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How to Calculate Child Support Amounts



When children are involved in a divorce, child support is likely to be an issue. Child support is money that one parent must pay to the other to help cover the cost of raising the couple's child or children. Although courts in each state use different equations to calculate child support amounts, the guidelines in this article will help you understand what is typically involved in calculating child support amounts.

What Is Included in Calculating Child Support Amounts?

Whether you're the one paying or receiving child support, you'll want to know what a court will consider as income for calculating the amount of child support. To begin, courts in most states will look at the regular income both parents earn, as well as the typical costs to care for the child or children. Beyond that, the courts will look at what other money may be coming into the parents' households in either regular or one-time payments. This additional income can change the amount of child support either for some period of time or until the next time the court has a reason to recalculate child support.

Payouts from a trust or an inheritance are examples of income that may change the payment rate for a defined period of time. How these will affect the child support amount and for how long both depend on the state's laws and how this income is delivered. For instance, if an inheritance is paid to the parent all at once, the court may require a percentage of it to be paid for child support also all at once. Or, it could spread that percentage out over the remaining child support payments, simply adding it to the normal amount paid each month.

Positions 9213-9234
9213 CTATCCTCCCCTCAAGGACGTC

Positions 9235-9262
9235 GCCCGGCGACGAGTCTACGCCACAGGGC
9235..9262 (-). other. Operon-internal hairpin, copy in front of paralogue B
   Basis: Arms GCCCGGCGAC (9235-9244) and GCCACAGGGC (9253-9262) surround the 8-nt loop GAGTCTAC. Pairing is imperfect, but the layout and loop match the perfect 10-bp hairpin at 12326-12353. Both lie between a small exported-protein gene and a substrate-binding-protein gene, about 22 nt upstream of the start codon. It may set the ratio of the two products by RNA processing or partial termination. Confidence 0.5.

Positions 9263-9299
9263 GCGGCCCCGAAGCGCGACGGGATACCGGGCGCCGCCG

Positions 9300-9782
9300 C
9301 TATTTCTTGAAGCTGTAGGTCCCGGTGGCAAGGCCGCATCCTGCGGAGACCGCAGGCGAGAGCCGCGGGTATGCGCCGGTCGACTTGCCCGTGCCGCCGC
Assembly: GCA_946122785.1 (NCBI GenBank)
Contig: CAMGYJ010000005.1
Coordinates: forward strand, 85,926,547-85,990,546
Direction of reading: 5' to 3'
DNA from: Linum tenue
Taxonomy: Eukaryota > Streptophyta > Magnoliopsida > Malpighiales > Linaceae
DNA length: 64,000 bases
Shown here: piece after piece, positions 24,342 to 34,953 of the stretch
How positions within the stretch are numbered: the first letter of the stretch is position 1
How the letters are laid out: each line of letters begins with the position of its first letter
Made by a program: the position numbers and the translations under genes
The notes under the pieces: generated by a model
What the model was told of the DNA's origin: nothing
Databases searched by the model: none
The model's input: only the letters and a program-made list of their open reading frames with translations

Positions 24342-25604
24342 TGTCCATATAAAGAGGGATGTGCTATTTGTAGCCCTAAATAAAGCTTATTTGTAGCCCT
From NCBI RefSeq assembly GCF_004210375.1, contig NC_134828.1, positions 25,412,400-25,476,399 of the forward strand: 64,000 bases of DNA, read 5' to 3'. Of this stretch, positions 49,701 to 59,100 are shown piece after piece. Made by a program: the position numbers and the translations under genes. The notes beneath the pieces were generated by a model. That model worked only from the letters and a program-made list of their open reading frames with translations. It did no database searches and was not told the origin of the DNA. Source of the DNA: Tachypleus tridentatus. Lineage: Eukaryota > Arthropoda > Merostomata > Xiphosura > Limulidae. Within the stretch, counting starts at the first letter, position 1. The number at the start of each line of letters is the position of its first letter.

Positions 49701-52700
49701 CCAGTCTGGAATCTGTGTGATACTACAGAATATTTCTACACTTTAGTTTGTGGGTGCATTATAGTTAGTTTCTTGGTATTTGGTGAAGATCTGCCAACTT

Other income payments that occur regularly, such as an employer's matching 401(k) funds, may or may not be included in the child support equation. This, again, depends on each state's law.

Any financial tool, such as stock options, that puts off the payment of income into the future may be figured into the child support calculations now.

A qualified attorney can help you give the court the information it needs to calculate the child support amount for your case. You also can estimate, using child support calculators and worksheets from most states, how much child support will apply to your specific situation.

While every divorce is unique, all child support payments are calculated beginning with any income reported on income tax returns. This amount will be factored into the child support calculator, along with additional earnings. Certain expenses, such as those from a freelance business, may be deducted from this figure. Other amounts also may be added or subtracted, based on the specifics of each case. Consult your lawyer for detailed information on how your state calculates its child support amounts.